Coming back down the mountain
I just returned home from a wonderful conference and worship celebration this past weekend in St. Charles, Missouri. Gathering together with the National Association of the Church of God's women's and men's groups was an encouragement and a blessing. Perhaps it was more significant to me because I was two days fresh from a piece of news that stirred up a massive storm in my life. Perhaps it was so important because my teaching assignment was about locating our faith in the midst of the storms of life. Perhaps it was because I'd pushed my storm aside to more clearly hear from and experience the presence of God. Regardless, I was reliving moments on a mountaintop and reveling in the best of a tremendous event.
Do you, like me, find that following opportunities or events where you are uplifted and challenged, you return home to challenges of a different kind? That's my story. Enter storm, stage right.
Yet I shouldn't be surprised. Just because I'd left the environment of where the storm started didn't mean it wouldn't be here when I returned. In fact, I carried the story of my storm with me, and was ministered to in the midst of it. I think it's because of life's storms that moments like this weekend are both treasured and sometimes even heralded too highly. Why can't things just stay good? Why do I have to return to the storm?
I can't help but think of Peter's reaction to his own mountaintop experience. In Matthew's gospel (chapter 17), we read the story of Peter, James and John accompanying Jesus to a "high mountain" where, before their eyes, Jesus was transfigured, and Moses and Elijah showed up to share in the conversation. In response to what he saw, Peter says, "Let's just pitch a tent up here and move in, Lord!" He wanted to stay on the mountain and live in that moment. But this story ends with all of them journeying back down the mountain, and returning to the stuff of life.
Don't miss this though -- preceding this account, Peter went through a very difficult storm. I'm not even referring to the literal storm of Matthew 8 when Peter and the other disciples weathered (not so smoothly) a storm on Galilee's sea and wound up waking up Jesus from a sound sleep to smooth the waters. (Ironically, this was a parallel passage to my teaching this weekend from Luke 8!) I'm talking about the moment Jesus utters words likely permanently ingrained in Peter's brain: "Get behind me, Satan!" In a split second, Peter moved from a powerful declaration of Jesus as Messiah to a pitiful disgrace of human frailty.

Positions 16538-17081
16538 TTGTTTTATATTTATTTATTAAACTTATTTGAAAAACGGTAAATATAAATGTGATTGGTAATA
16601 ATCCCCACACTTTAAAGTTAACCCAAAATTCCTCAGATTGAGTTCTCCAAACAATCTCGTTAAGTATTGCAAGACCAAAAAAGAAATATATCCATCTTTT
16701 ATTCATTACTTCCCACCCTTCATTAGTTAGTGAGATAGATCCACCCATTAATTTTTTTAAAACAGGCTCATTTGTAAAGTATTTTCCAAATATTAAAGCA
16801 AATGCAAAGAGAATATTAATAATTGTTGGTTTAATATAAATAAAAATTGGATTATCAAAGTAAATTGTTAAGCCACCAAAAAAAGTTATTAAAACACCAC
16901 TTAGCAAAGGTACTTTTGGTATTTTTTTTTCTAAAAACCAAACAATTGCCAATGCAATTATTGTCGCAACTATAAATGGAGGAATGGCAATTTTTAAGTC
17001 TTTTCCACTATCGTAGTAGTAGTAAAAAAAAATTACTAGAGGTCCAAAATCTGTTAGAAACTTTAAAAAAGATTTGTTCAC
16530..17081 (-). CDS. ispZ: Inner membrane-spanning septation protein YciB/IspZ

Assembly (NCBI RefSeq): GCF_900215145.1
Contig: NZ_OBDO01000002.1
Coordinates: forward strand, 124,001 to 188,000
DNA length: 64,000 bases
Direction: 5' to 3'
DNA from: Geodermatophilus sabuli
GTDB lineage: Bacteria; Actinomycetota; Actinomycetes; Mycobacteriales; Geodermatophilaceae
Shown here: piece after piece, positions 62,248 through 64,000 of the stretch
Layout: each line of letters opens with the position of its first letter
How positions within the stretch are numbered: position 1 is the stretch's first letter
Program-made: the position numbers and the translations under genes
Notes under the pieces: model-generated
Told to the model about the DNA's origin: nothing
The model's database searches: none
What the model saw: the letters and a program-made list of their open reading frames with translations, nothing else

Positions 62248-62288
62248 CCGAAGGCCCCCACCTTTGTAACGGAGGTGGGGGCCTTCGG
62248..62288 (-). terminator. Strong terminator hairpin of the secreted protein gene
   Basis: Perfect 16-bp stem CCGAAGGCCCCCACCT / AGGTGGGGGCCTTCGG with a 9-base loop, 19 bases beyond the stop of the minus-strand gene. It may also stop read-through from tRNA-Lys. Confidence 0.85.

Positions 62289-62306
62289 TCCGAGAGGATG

Keep in mind, Peter was watching as Jesus taught massive crowds, performed miracles never before seen, cast out demons with a word, and preached an upside-down message to His listeners. In fact, just prior to Peter's admonishment from Jesus, Peter saw Jesus take on His own critics who demanded a sign as proof of who He was. Storms were brewing everywhere. Even in the middle of the Messiah's message.
So it's hard to imagine Peter didn't carry all these things in his heart up the mountain with Jesus and his friends. In fact, I'm sure that he did. And removed from the environment of testing, the mountaintop was a good place to rest and recover from a storm. Yes, Peter thought, let's just stay here. But the mountain isn't a place to stay and hide from storms.
Because Jesus commissioned His disciples for ministry and service (Matthew 10:1). And with those things come some storms. Some because of ministry, and some outside of it, but storms nonetheless. The mountaintop moment Peter witnessed wasn't intended to be a parking lot for storm-weary sailors who wanted out of the boat; it was a roadside rest and a glimpse of grace that compels us to get back in.
Peter had to go back down the mountain. He had a Kingdom assignment. And even if it means wading back into waters that are soon to toss and throw the boat around, he needed to go. To get back to the task of serving and following Jesus even in uncertain waters.
I. Get. Peter.
I wanted to stay on the mountain, to soak up His presence, to set up house and bask in the glory of the radiance of His beauty. But I had to come back down, because there's more to do. Jesus is sending me back down. Waves are high, weather is nasty. But I've seen and tasted enough on the mountaintop to know what I'm laboring for in the valley is TOTALLY worth weathering this storm. Any storm. Besides, this storm need not cause me such great concern. Jesus is in my boat (Luke 8:22-25).
Know how I know He is? Easy.
Jesus came back down that mountain too.
Jesus follower. Wife. Mom. Daughter. Friend. Pastor. Learner.